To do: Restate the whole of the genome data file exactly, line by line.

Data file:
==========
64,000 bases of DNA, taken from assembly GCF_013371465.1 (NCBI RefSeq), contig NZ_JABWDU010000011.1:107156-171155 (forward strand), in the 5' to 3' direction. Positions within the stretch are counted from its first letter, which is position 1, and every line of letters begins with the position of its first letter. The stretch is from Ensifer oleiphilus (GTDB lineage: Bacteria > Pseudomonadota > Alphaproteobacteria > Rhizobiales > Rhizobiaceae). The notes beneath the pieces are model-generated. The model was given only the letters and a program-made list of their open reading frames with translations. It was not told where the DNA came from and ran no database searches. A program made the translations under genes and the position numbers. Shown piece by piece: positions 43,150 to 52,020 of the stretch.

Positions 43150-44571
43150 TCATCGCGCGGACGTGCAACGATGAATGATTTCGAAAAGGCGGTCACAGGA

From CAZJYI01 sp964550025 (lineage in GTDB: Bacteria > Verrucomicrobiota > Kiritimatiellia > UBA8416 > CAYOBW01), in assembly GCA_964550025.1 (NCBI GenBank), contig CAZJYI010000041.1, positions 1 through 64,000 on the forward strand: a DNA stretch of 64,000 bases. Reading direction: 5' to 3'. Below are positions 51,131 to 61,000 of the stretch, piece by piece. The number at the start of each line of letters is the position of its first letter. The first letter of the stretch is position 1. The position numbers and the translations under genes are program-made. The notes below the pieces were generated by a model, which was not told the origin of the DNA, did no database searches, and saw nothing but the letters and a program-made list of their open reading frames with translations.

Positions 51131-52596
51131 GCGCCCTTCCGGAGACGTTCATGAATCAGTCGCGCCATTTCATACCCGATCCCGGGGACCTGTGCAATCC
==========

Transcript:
64,000 bases of DNA, taken from assembly GCF_013371465.1 (NCBI RefSeq), contig NZ_JABWDU010000011.1:107156-171155 (forward strand), in the 5' to 3' direction. Positions within the stretch are counted from its first letter, which is position 1, and every line of letters begins with the position of its first letter. The stretch is from Ensifer oleiphilus (GTDB lineage: Bacteria > Pseudomonadota > Alphaproteobacteria > Rhizobiales > Rhizobiaceae). The notes beneath the pieces are model-generated. The model was given only the letters and a program-made list of their open reading frames with translations. It was not told where the DNA came from and ran no database searches. A program made the translations under genes and the position numbers. Shown piece by piece: positions 43,150 to 52,020 of the stretch.

Positions 43150-44571
43150 TCATCGCGCGGACGTGCAACGATGAATGATTTCGAAAAGGCGGTCACAGGA

From CAZJYI01 sp964550025 (lineage in GTDB: Bacteria > Verrucomicrobiota > Kiritimatiellia > UBA8416 > CAYOBW01), in assembly GCA_964550025.1 (NCBI GenBank), contig CAZJYI010000041.1, positions 1 through 64,000 on the forward strand: a DNA stretch of 64,000 bases. Reading direction: 5' to 3'. Below are positions 51,131 to 61,000 of the stretch, piece by piece. The number at the start of each line of letters is the position of its first letter. The first letter of the stretch is position 1. The position numbers and the translations under genes are program-made. The notes below the pieces were generated by a model, which was not told the origin of the DNA, did no database searches, and saw nothing but the letters and a program-made list of their open reading frames with translations.

Positions 51131-52596
51131 GCGCCCTTCCGGAGACGTTCATGAATCAGTCGCGCCATTTCATACCCGATCCCGGGGACCTGTGCAATCC